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Ready for Birth Control? Here's What You Should Know

Ready for Birth Control? Here's What You Should Know

With the many different birth control options available, choosing the best one for you can seem overwhelming. Board-certified OB/GYN Daniel S. Kushner, MD, and the team at his private practice in White Plains and Queens, New York, want you to be informed and confident about the method you choose. 

Schedule an appointment for personalized help choosing a contraceptive. In the meantime, read this comprehensive resource with questions to consider when choosing birth control and facts about some of the most popular methods.  

What do I need to think about when choosing birth control?

To get you thinking about which birth control method may be best for you, consider these three questions: 

Why should I use birth control? 

Birth control helps prevent pregnancy, but some contraceptives do much more. Some methods help prevent STDs, while others can reduce bleeding and cramps during your period.

Is pregnancy in my future?

Depending on your wishes for pregnancy, different birth control methods can suit your needs. If you want to have a child soon, for example, you may consider a birth control method that doesn’t affect your hormone levels.

Will this method fit into my lifestyle?

Take some time to think about how your chosen form of birth control will fit into your life, and consider your ability and willingness to use the different options correctly. For example, condoms only work if you use them every time you have sex. And you must take birth control pills around the same time every day.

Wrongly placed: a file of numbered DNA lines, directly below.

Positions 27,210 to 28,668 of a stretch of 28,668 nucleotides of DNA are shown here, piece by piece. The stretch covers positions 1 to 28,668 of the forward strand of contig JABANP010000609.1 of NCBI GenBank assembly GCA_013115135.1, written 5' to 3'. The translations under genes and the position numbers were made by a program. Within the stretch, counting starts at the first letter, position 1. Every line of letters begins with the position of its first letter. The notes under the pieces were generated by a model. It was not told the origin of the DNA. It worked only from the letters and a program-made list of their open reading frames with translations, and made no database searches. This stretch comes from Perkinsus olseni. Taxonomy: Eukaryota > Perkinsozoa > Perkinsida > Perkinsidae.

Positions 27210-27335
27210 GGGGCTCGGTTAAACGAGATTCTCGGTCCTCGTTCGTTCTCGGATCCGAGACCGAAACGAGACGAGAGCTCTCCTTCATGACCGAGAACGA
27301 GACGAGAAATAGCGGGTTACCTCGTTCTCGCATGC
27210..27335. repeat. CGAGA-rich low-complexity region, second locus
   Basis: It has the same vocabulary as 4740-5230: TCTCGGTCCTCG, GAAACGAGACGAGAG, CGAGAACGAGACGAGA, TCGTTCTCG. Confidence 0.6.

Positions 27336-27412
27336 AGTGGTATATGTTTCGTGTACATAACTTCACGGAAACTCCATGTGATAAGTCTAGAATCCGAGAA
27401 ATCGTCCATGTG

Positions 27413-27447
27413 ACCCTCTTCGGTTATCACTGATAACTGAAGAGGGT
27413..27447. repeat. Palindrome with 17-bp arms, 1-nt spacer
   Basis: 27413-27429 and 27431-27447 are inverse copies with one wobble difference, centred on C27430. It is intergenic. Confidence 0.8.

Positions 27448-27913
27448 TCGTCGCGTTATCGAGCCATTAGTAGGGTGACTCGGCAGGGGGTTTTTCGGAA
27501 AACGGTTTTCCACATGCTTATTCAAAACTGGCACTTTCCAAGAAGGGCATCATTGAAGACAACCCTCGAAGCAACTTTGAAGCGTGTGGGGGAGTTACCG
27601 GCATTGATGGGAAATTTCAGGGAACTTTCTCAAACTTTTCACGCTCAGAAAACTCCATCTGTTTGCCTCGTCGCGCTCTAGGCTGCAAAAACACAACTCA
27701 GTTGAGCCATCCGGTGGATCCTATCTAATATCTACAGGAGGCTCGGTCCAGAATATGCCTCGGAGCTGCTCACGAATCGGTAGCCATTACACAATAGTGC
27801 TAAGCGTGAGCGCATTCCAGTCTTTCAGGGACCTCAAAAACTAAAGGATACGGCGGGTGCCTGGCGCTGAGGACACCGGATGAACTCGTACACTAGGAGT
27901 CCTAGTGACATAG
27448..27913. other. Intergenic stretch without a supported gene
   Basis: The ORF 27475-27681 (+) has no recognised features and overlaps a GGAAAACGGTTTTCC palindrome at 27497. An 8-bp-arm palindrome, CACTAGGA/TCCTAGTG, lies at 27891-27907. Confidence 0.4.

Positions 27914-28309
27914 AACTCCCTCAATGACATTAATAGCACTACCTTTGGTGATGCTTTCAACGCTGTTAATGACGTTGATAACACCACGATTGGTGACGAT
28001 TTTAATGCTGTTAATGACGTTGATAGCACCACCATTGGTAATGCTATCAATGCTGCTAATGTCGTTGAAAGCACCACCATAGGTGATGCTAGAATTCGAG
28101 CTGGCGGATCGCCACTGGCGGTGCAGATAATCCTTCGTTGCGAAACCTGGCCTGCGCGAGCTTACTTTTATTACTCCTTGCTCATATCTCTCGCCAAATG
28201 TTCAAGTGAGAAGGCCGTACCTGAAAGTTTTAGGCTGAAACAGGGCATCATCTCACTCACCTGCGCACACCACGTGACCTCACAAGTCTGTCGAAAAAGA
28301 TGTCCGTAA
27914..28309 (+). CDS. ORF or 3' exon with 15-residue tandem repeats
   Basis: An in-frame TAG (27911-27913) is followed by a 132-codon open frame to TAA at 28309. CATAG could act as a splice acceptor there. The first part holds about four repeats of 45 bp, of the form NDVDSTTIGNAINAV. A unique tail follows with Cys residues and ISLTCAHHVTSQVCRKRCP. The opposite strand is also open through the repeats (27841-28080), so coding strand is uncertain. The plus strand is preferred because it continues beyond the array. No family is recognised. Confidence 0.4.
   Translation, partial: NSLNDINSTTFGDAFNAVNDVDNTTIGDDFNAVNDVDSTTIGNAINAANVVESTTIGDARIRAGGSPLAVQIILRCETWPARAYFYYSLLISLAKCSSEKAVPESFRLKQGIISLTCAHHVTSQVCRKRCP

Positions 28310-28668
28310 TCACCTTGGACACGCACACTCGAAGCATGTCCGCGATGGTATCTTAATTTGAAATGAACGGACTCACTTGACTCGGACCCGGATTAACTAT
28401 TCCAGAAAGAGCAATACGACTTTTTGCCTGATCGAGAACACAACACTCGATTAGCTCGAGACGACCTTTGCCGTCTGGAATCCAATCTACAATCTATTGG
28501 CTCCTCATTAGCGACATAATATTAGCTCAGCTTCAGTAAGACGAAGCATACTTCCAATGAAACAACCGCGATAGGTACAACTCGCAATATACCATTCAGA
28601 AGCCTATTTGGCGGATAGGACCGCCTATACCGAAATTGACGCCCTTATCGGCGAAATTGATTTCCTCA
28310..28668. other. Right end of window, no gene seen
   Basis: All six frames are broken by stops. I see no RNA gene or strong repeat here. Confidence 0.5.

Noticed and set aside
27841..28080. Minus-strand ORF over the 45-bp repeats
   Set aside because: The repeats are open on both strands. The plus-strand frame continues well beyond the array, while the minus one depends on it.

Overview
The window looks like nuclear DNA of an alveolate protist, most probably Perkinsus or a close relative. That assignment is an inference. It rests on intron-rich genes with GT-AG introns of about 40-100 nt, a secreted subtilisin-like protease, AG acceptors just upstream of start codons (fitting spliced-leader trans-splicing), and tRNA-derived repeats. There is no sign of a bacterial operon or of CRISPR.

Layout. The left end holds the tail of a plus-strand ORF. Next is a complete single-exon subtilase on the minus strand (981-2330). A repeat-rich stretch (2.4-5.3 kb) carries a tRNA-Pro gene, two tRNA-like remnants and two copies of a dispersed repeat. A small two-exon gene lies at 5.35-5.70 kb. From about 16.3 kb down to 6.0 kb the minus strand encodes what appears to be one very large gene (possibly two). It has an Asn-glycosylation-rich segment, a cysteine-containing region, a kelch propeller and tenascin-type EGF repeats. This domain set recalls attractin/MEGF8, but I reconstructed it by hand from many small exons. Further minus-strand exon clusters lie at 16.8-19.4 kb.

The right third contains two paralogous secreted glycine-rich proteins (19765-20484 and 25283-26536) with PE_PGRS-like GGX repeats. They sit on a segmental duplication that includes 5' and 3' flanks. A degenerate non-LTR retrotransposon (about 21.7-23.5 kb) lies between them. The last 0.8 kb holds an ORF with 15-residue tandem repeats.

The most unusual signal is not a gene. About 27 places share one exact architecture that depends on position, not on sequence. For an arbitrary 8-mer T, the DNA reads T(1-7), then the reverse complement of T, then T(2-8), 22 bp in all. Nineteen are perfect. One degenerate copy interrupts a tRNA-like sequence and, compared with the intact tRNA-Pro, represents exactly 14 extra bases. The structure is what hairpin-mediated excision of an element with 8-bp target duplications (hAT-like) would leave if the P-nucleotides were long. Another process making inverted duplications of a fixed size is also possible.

What do I need to know about the different contraceptives?

With so many different options to pick from, it can be confusing to know where to start! We’ve divided birth control into the different ways they prevent pregnancy. Here’s what you need to know: 

Lifestyle methods

This form of birth control involves making decisions to avoid getting pregnant rather than relying on a hormone or a barrier to prevent sperm from reaching the egg. These methods do not offer protection against STDs, and they vary in effectiveness:

Abstinence, or not having sexual intercourse, is also a lifestyle method and is the only way to ensure 100% protection from pregnancy. 

Barrier methods

These forms of birth control prevent sperm from reaching the egg. The barrier method includes options that may protect against sexually transmitted diseases (STDs). Options for the barrier method include: 

For barrier method forms of birth control to be effective, you must use them each time you have intercourse. 

Hormonal methods

The hormonal birth control methods interfere with your natural hormones to prevent ovulation. Varying types of hormonal birth control affect different hormones and have distinct ways of being administered. Popular hormonal birth control options are:

It’s important to note that hormonal birth control methods do not offer protection against STDs.

Permanent methods

Permanent birth control methods, also called sterilization, are meant to completely prevent pregnancy. These methods — which include tubal ligation and male vasectomy — are nearly 100% effective. 

If you want to learn more, or you’re ready to discuss the method you believe is right for you, schedule an appointment online or over the phone with Dr. Kushner at the office nearest you.

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